can possibly have?

What?

Is the question complete?

What?

Is the question complete?

1 vote

f(x) is a differentiable function that satisfies 5 ≤ f′(x) ≤ 14 for all x. Let a and b be the maximum and minimum values, respectively, that f(11)−f(3) can possibly have, then what is the value of a+b?

1

Solution:

Since **f(x)** is differentiable on all intervals, we can choose any two points (Here we take 11 and 3). So from the mean value theorem, we have some c such that

$f'(c) = (f(11)-f(3))/11-3$)

Now given $5 \leqslant f'(c)\leqslant14$ therefore $5 \leqslant (f(11)-f(3))/8 \leqslant14$

=> $40 \leqslant (f(11)-f(3)) \leqslant112$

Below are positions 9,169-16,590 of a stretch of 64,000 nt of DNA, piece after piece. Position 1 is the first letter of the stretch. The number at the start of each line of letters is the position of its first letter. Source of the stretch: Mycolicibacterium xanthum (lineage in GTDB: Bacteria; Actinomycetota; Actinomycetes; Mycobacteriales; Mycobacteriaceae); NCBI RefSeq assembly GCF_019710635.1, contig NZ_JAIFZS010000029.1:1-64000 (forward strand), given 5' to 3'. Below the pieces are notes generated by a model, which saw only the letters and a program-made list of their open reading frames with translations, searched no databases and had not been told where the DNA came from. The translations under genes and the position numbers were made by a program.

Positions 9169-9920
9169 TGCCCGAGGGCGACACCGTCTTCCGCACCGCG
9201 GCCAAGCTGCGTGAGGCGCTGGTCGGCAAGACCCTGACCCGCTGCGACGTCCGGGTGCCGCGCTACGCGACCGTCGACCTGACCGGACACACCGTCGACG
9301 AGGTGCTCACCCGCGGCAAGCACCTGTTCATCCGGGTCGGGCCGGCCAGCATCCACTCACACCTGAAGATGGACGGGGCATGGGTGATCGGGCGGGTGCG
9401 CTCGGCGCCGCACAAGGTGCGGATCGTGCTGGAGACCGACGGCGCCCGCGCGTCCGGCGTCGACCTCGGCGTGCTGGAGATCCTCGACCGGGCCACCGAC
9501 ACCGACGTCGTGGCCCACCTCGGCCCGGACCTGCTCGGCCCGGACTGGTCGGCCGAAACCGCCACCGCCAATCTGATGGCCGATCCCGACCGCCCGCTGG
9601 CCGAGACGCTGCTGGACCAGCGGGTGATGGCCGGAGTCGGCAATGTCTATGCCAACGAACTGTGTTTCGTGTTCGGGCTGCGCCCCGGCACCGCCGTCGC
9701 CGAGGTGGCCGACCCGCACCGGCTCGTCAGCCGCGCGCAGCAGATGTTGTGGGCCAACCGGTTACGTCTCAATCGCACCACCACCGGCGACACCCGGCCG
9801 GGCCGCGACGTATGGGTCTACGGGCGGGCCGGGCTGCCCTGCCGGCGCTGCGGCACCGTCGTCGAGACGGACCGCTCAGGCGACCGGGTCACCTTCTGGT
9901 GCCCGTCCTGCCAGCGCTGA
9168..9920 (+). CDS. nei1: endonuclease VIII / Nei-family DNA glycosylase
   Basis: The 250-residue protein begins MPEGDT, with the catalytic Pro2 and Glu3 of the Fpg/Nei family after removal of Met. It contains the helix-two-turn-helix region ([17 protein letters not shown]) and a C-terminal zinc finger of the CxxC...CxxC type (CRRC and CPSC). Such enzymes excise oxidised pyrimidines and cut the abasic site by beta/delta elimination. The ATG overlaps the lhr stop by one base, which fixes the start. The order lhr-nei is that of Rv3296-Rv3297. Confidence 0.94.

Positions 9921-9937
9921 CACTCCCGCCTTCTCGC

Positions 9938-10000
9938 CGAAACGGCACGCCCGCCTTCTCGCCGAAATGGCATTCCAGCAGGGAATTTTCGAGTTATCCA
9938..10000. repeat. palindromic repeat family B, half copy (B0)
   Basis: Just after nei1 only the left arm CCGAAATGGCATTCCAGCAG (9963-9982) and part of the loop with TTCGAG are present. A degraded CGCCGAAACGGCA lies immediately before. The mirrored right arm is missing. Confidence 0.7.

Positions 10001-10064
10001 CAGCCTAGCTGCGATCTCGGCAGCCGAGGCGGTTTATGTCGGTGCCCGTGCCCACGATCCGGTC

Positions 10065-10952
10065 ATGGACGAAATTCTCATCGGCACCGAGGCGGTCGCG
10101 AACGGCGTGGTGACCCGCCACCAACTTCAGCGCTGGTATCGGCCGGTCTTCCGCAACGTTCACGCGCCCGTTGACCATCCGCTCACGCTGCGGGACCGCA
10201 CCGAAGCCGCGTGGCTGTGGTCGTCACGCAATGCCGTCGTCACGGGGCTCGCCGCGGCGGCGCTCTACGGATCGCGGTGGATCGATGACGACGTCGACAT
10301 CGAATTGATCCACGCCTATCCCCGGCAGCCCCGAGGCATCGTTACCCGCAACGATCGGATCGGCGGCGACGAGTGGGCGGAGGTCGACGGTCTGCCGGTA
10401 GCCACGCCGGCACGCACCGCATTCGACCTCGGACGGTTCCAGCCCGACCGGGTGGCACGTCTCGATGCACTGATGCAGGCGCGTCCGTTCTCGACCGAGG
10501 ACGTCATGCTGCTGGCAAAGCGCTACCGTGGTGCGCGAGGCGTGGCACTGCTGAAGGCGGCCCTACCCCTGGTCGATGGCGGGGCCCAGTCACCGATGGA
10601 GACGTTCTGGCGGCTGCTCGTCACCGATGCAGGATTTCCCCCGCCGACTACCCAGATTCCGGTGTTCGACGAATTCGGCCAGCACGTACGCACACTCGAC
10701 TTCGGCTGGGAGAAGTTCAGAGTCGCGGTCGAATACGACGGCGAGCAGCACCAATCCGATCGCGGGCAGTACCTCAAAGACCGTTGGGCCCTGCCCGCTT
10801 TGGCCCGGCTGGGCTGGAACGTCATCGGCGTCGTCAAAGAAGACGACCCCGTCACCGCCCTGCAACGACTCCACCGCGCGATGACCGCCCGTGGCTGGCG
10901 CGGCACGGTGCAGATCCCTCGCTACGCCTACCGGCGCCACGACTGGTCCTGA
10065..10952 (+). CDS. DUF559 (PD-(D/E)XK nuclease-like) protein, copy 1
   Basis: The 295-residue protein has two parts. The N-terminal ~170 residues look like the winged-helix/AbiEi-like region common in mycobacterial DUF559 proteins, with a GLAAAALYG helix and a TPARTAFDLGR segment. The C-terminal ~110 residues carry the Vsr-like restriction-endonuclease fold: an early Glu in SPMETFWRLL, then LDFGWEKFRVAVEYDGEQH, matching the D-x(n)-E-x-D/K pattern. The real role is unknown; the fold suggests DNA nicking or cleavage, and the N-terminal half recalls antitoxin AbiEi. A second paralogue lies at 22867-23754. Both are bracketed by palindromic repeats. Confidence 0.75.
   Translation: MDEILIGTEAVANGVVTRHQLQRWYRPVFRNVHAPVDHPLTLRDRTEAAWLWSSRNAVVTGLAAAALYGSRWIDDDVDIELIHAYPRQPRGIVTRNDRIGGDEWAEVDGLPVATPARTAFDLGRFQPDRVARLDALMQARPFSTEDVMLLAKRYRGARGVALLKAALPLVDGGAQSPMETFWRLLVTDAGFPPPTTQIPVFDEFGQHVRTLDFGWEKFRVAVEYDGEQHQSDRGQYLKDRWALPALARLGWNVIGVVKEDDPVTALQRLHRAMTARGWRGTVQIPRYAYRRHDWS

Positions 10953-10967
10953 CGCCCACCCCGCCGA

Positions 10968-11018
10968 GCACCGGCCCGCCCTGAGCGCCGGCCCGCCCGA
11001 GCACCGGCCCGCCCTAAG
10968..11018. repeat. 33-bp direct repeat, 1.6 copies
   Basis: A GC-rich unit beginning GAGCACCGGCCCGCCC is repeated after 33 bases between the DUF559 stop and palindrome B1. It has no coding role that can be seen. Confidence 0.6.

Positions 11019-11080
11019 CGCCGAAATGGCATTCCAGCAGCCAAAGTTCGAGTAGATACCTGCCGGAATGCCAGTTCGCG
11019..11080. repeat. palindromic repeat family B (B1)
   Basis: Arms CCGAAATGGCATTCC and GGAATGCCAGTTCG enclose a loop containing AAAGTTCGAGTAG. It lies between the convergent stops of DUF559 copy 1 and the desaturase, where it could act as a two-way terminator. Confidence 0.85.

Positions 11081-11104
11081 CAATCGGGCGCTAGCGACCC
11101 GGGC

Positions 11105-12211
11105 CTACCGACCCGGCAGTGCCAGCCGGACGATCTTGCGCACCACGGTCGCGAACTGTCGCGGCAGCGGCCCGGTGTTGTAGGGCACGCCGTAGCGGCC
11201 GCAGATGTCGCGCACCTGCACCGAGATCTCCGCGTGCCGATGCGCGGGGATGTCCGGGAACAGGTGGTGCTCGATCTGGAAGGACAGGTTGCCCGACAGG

Hence a = 112 and b = 40 which gives a+b = **152** as the answer.

1 vote

Since $f(x)$ is differentiable on all intervals, we can choose any two points $($ Here we take $11$ and $3)$. So from the mean value theorem, we have some $c$ such that:

$f'\left ( c \right )=\dfrac{\bigg(f(11)-f(3)\bigg)}{(11-3)}$

Now given $5\leqslant f'\left ( c \right )\leqslant 14$ therefore:

$\implies 5\leqslant \dfrac{\bigg(f(11)-f(3)\bigg)}{8}\leqslant 14$

$\implies 40\leqslant \bigg(f(11)-f(3)\bigg)\leqslant 112$

Hence $a = 112$ and $b = 40$ which gives $a+b = 152$ as the answer.

$f'\left ( c \right )=\dfrac{\bigg(f(11)-f(3)\bigg)}{(11-3)}$

Now given $5\leqslant f'\left ( c \right )\leqslant 14$ therefore:

$\implies 5\leqslant \dfrac{\bigg(f(11)-f(3)\bigg)}{8}\leqslant 14$

$\implies 40\leqslant \bigg(f(11)-f(3)\bigg)\leqslant 112$

Hence $a = 112$ and $b = 40$ which gives $a+b = 152$ as the answer.